Public should do more to help visually impaired social distance, charity urges
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Public should do more to help visually impaired social distance, charity urges

'It is us not them that should be taking the lead to ensure we are supporting them with social distancing'

Queues outside Sports Direct in Bristol as non-essential shops in England open their doors to customers for the first time since coronavirus lockdown restrictions were imposed in March. (Photo credit: Ben Birchall/PA Wire)
Queues outside Sports Direct in Bristol as non-essential shops in England open their doors to customers for the first time since coronavirus lockdown restrictions were imposed in March. (Photo credit: Ben Birchall/PA Wire)

Members of the public should do more to help the visually impaired practise social distancing as the lockdown eases in the UK, a leading communal charity has said.

JBD’s chief executive Lisa Wimborne made the appeal on Monday just as England’s high streets and shopping centres drew crowds for the first time after a three-month shutdown.

“When you have a vision impairment when you’re going out to the supermarket, you can’t see all the signs and the dots on the floor,” Wimborne told Jewish News.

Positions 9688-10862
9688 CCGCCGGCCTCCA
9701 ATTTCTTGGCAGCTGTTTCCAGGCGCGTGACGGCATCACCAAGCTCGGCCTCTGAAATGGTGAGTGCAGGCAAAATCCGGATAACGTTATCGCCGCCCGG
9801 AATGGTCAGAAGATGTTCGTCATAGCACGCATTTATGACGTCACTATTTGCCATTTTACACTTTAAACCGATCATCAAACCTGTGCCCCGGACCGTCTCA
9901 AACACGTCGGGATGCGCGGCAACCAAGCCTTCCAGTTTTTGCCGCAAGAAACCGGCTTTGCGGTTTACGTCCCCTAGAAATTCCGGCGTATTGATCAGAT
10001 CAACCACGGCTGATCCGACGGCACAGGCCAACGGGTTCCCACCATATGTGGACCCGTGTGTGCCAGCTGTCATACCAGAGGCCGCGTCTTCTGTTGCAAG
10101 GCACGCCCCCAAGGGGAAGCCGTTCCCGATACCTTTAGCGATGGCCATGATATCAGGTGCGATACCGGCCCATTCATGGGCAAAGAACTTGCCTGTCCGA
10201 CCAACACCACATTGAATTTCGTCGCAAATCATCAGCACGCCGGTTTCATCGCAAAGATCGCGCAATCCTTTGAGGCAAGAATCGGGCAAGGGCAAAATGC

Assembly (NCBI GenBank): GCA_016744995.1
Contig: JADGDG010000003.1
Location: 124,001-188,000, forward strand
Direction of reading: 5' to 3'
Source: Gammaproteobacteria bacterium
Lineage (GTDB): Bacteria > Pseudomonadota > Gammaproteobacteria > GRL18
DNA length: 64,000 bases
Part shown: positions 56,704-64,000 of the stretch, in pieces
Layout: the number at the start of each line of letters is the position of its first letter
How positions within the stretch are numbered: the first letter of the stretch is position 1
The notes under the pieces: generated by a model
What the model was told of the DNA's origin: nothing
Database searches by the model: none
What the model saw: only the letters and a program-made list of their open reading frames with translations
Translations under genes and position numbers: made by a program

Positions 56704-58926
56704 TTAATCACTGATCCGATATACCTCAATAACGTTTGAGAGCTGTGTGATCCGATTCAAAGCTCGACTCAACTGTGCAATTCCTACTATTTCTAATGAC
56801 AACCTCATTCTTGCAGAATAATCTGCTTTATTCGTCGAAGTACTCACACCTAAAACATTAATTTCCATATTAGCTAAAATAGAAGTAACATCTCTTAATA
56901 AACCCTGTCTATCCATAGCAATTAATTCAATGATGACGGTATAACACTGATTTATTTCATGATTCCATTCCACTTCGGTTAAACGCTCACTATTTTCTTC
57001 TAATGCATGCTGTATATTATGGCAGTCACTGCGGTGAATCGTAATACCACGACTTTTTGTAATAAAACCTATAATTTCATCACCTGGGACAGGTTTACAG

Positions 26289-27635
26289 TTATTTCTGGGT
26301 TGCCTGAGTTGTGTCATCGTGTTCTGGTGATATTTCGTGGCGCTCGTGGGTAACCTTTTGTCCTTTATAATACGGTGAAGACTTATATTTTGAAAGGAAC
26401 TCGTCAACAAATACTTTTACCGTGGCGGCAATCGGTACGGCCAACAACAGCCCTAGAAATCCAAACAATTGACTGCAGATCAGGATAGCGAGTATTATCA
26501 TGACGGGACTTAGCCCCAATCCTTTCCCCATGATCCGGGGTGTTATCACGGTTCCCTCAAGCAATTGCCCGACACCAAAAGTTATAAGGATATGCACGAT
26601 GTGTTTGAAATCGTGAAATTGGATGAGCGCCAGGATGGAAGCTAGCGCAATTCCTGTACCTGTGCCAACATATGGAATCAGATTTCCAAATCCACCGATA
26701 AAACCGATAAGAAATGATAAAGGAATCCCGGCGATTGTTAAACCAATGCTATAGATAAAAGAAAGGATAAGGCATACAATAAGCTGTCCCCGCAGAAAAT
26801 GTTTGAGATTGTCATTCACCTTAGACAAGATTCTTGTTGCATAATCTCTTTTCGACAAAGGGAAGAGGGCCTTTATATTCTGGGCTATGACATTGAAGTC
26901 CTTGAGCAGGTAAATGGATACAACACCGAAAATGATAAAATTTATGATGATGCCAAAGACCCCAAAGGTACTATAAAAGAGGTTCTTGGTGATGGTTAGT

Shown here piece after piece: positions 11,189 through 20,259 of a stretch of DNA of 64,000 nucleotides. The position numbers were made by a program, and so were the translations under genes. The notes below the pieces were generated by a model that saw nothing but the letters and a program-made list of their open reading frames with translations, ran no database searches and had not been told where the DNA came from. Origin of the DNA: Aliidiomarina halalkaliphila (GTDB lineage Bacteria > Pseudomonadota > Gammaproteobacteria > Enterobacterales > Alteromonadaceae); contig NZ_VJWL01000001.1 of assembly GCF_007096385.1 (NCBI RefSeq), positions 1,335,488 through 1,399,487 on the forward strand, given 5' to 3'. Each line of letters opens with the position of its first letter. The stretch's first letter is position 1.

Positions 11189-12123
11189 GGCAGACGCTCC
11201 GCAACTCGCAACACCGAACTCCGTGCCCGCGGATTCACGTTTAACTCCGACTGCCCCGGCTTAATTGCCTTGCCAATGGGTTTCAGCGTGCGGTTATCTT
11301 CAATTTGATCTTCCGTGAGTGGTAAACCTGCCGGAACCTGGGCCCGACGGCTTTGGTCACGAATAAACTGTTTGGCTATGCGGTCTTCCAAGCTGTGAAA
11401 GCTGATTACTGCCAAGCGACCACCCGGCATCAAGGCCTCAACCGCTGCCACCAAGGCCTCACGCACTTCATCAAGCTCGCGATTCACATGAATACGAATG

She said: “Having a visual impairment and going out and about at the moment, even just trying to get into a shop or walking down the street, and social distancing at the same time is incredibly difficult, especially when you can’t then have someone guiding you, touching, holding your arm or whatever it is to move you out of the way.

“We all need to be more aware of people with visual impairment, they may be walking with a white stick of a guide dog, if they are this is a clear sign to us all that they will need support with distancing. It is us not them that should be taking the lead to ensure we are supporting them with social distancing. There is an education piece needed here as well as more audio descriptors in shops on public transport and other public spaces.”

JBD tenant Michael Henriques, of Mill Hill,  who is sheltering but has been to hospital during the lockdown, finds wearing a mask can obstruct his other senses.

“When you put the mask on, a lot of your senses are prevented. You can’t really smell. You can barely hear what’s going on, because these things get around his ears. And you certainly have no idea about social distancing,” he said.

Crowded and narrow pavements and one-way queues outside shops have been among the challenges faced by other members of the JBD community, he added.

The 59-year-old called on pedestrians to inform any visually impaired passersby of their presence and offer help at a distance.”If they just keep quiet, then we won’t know that they’re there. Vocalise their presence and indicate that there’s plenty of room, or not as the case may be, and telling us that there’s room to pass by,” he said.

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